Family planning services, offered in Texas by groups such as Planned Parenthood, include gynecological exams, birth control counseling, HIV and cancer screening, and pregnancy testing. Supported by generous matching funds from the federal government, the services are believed to save $4 in government costs for every dollar spent. Under Texas law, no clinic that participates in state family planning services may offer or promote abortions.

Republicans in Texas (and in Washington) are going after family planning as way to defund Planned Parenthood, which, separately, also happens to operate abortion clinics. But that's a strange way to defund "the abortion industry." It might actually accomplish the opposite. If funding goes down for birth control and pregnancy counseling, abortion providers could find themselves in higher demand.

H/T Texas Tribune

Tension is running high in both chambers of Congress. "It's a sad day," said Rep. Christopher Murphy (D-Conn.) on the House floor, where Congressional representatives are sparring over the future role of the Environmental Protection Agency. As we've reported previously, Rep. Fred Upton (R-Mich.) and Rep. Ed Whitfield (R-Kent.) introduced H.R. 910 as an effort to reverse the EPA's ability to regulate greenhouse gas emissions under the Clean Air Act. Now, all is coming to a head.

The main thrust of the bill is that Congress, not the EPA, should have the authority to regulate greenhouse gases under the Clean Air Act, but the debate is heating up as Republicans and Democrats clash over larger implications of bill, including accepting the science behind climate change, the effects on health, and local economies. In their last line of defense, some House Democrats are pushing back by introducing a dozen amendments that would "clarify" the H.R. and retain some of the EPA's powers, some of which failed to pass by a voice vote. Dems are motioning to send them into a roll-call vote.

Meanwhile, the Senate just rejected Sen. Mitch McConnell's (R-Kent.) amendment to a small business bill mirroring H.R. 910, by a narrow 10 votes. The Senate is now proceeding with three similar small business bills.

Watch the action live on C-SPAN (for the House) and C-SPAN2 (for the Senate).

[Update: The Senate has rejected all four motions. Read more on this at Nature.]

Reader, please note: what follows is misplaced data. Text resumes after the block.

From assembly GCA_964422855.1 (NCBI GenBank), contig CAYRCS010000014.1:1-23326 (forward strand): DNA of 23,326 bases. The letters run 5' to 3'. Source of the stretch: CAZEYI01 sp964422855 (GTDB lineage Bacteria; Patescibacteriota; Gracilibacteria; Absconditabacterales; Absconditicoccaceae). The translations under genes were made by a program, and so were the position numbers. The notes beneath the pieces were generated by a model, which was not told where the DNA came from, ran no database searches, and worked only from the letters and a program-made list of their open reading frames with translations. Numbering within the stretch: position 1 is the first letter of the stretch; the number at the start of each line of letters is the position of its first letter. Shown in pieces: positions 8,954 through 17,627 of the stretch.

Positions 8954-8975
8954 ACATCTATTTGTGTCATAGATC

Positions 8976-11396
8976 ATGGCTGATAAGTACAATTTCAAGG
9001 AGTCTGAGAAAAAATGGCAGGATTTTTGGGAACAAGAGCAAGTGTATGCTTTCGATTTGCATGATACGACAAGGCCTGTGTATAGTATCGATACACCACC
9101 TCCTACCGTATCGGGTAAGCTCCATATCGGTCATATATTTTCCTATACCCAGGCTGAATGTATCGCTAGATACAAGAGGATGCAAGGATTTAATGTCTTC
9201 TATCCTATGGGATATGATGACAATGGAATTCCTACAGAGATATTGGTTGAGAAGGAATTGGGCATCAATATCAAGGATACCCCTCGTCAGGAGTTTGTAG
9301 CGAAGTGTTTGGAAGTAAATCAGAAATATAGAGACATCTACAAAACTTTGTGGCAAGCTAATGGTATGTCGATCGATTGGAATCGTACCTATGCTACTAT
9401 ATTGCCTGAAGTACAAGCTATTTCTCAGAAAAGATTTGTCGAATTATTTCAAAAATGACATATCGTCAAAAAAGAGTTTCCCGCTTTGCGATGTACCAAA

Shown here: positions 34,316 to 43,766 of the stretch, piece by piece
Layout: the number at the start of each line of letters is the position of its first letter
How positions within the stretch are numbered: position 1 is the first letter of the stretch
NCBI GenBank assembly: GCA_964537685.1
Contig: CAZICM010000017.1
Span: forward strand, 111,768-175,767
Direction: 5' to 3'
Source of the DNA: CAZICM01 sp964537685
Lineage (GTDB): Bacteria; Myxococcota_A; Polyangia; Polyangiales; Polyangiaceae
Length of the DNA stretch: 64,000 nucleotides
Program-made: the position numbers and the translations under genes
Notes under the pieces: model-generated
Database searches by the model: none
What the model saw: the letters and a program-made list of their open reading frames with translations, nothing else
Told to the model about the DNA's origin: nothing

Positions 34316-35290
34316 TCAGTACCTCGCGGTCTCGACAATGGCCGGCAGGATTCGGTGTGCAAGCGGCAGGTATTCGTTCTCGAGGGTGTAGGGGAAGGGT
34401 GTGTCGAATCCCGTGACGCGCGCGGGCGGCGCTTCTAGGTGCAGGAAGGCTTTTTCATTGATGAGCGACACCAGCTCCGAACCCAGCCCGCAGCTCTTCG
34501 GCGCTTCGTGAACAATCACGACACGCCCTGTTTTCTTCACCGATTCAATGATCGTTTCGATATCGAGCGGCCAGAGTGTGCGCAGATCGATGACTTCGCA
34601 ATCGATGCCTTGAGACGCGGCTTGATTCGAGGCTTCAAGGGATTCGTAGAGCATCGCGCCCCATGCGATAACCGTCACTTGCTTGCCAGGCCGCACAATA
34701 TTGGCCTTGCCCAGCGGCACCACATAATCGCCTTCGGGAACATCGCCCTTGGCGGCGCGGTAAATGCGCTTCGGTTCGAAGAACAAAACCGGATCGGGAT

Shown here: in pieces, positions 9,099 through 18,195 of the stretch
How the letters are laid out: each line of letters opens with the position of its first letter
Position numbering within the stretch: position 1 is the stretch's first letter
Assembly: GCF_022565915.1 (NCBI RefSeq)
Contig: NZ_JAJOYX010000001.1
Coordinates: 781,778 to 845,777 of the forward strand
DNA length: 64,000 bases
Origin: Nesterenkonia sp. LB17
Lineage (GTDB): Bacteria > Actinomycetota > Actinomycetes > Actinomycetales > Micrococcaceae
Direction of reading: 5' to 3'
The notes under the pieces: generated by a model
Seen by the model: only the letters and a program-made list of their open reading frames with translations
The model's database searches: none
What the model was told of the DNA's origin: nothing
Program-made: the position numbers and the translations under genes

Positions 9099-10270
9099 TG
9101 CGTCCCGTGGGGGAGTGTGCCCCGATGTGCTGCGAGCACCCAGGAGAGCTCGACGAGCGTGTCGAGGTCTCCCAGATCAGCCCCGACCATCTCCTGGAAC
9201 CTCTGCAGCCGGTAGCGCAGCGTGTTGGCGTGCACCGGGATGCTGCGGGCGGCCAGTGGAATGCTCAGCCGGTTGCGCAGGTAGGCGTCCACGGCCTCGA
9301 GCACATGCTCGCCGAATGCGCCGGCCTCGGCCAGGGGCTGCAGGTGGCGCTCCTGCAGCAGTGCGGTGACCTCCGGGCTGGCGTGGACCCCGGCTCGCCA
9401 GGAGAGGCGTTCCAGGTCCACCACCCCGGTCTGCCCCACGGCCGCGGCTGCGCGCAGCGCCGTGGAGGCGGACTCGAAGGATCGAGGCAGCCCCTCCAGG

Five Transocean executives got massive bonuses for their performance and safety record in 2010. A Transocean Annual Report called 2010 "the best year in safety performance in our company's history," which seems patently false (or incredibly callous) in light of the April Deepwater Horizon explosion that killed 11 workers and spawned the second-largest oil spill in history. Public outrage has motivated executives to donate $250,000 of their 2010 bonuses to the families of workers who died in the explosion. But $250,000 is just the part of the bonuses that's directly linked to safety. There's a lot of compensation they're getting for 2010 performance that they're keeping. From Forbes

The five executives will retain about $650,000 in cash incentives... They will also retain much more valuable “long-term incentives” in the form of stocks and options... CEO Steven L. Newman will donate about $93,500 to Transocean’s Deepwater Horizon Memorial Fund. Newman received a $900,000 salary in 2010 that ballooned to $6.6 million through categories of remuneration described as bonuses, incentives, stocks, options, and allowances. For 2011, Newman received a 22 percent raise in his base salary—an additional $200,000.

I'd be more able to applaud the executive's donation of $250,000 to the workers' families if it weren't such a small part of their total compensation package. It makes it even harder to be sympathetic when the reason (the Annual Report says) the executives were compensated as they were was because they had to spend so much time and effort dealing with the Deepwater Horizon disaster. In reading the Annual Report, the company seems to take little responsibility for the rig's destruction, and puts yearly profits far ahead of any ongoing environmental costs.



It's spring in Japan's ocean waters, the time of highest primary productivity, when lengthening days reawaken the hibernating marine foodweb.

The satellite image above is from the area about 160 kilometers/100 miles north of the Fukushima I Nuclear Power Plant. It was shot on 21 May 2009 and shows where Japan's two mighty ocean currents—the Kuroshio and the Oyashio—collide.

The convergence zone is awesomely rich. The Oyashio flows down form the Arctic, the Kuroshio up from the subtropics. Where they meet you get all kinds of fascinating expressions of fluid dynamics—highlighted in the image above by eddies colored aquamarine by the presence of intensely blooming phytoplankton.

(Japan's ocean currents: 1. Kuroshio, 7. Oyashio. Credit: Tosaka, via Wikimedia Commons.)

Fluid dynamics drive biological dynamics too, and the phytoplankton are busting their tiny chlorophyll guts, so to speak, feasting in the collision zone—where nutrients are getting churned up from the seafloor to deliver nature's own signature blend of Miracle-Gro.

According to the engineering specs for Earth, without phytoplankton making life from nonlife, there would be little life in the ocean, perhaps none in Japan or just about anywhere else.

But this year the phytoplankton that feed everything else in the sea, one or four trophic levels removed, are likely to be sporting a couple of far-out new ingredients: iodine-131 and cesium-137.


(The coccolithophore Gephyrocapsa oceanica, a type of phytoplankton. Credit: ja:User:NEON / commons:User:NEON_ja, via Wikimedia Commons.)

So what might hefty doses of ionizing radiation mean for phytoplankton, Japanese waters, and the world ocean?